In Florida in 2007, an estimated 64,433 sea turtle hatchlings were disoriented by artificial light pollution caused primarily by unshielded light fixtures and short wavelength (white) bulbs on multi-family dwellings. On average, nearly 3% of all nests deposited in the state each year are disoriented (1,350 in 2009). FWCC estimates that there are currently between 700 and 1,000 private properties with problem lighting on Florida beaches. Since new coastal developments are required to adhere to stringent state-approved lighting plans for the protection of sea turtles, the ability to systematically fix lights at older, existing developments presents an important opportunity to achieve long-lasting conservation benefits for Florida's sea turtle nesting populations.
Existing problematic lights can be retrofitted with shielding while waiting to be replaced with new sea turtle friendly fixtures. To improve a light that is problematic for sea turtles, shield the fixture so the light source (i.e. bulb) is no longer visible from the beach, make sure all light is being directed down and use a red or amber LED bulb. Shielding a fixture that shines in all directions will actually increase the amount of light reaching the ground where you want it. You can purchase a shield for most fixtures or you can make a shield with materials such as heat dispersing aluminum flashing (available at most hardware stores).
After identifying properties with lights causing disorientations, STC's lighting staff experts work with property owners to design a lighting retrofit plan. Once all parties agree to the proposed modifications, STC provides partial funding to help replace all the problem lights and fixtures with the best-available "turtle friendly" lights for each situation. The retrofitted fixtures redirect light away from the beach to where it is needed; the light source itself is shielded from view on the beach, and the actual light sources are converted to high efficiency LED bulbs in the amber or red long wavelength spectrum (which is far less disorienting to sea turtles).
Utilizing this strategy, STC already has corrected lighting problems at over 40 large beachfront properties—in each case retrofitting an average of 53 unshielded fixtures and short wavelength bulbs at each property. The program continues to correct lighting problems at large, multi-family condos and resorts around Florida with the most egregious histories of causing turtle disorientations. The project already has measurably reduced disorientation rates in front of the properties where lighting retrofits have occurred, and as STC continues to add new properties to the project our efforts will directly save the lives of thousands of hatchlings each and every year.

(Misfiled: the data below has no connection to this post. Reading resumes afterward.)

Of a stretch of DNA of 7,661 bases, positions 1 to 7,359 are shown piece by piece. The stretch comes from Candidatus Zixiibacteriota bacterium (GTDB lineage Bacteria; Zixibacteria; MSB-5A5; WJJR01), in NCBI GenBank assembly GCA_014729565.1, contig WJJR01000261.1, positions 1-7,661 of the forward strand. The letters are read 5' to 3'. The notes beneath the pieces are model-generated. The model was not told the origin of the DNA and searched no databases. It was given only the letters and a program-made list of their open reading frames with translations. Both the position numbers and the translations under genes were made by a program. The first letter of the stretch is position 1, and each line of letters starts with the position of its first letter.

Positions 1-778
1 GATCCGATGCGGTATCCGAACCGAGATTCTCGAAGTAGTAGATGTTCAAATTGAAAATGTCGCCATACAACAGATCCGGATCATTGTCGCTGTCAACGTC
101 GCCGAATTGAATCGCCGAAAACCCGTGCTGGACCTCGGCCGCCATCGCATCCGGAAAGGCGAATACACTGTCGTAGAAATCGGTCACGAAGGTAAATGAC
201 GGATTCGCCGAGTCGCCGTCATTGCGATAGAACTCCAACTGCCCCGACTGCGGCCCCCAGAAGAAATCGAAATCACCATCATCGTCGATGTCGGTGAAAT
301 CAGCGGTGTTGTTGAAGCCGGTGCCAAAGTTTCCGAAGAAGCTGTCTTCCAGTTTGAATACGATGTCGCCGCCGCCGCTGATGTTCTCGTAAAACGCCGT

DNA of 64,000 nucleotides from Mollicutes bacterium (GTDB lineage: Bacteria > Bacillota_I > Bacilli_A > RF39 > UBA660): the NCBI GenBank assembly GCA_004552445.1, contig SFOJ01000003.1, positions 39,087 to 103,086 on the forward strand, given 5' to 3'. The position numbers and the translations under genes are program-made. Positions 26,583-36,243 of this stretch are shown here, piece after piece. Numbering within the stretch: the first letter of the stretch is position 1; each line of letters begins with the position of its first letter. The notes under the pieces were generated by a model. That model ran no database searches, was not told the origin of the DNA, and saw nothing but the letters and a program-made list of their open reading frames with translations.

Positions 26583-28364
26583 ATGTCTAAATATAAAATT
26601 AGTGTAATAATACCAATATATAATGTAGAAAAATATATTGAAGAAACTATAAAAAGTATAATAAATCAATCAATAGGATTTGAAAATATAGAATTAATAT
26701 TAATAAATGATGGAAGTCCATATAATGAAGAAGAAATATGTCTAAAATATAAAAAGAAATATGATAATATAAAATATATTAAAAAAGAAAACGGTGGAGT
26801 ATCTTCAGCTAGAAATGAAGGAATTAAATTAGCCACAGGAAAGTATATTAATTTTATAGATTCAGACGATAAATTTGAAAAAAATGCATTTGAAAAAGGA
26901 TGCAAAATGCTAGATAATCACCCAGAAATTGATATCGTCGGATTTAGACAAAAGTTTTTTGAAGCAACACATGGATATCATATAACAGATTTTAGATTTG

Beachfront lighting can be properly managed to benefit humans and sea turtles. In general, a good sea turtle friendly lighting fixture directs light down to the ground where it is needed for safety, shields the light source from being visible from the beach, and is outfitted with a red or amber LED light bulb. When choosing lighting for your coastal property, please remember these three simple rules:
1. KEEP IT LOW – Low mounting height and low bulb wattage. Flood, spot and pole lighting are highly discouraged.
2. KEEP IT SHIELDED – Use full cut-off fixtures that direct the light down to the ground. Shield fixtures so you cannot see the bulb, lamp or glowing lens.
3. KEEP IT LONG – Sea turtles are less disturbed by the long wavelengths of light (570 nanometers or longer), such as lights that are yellow, amber, or red in color.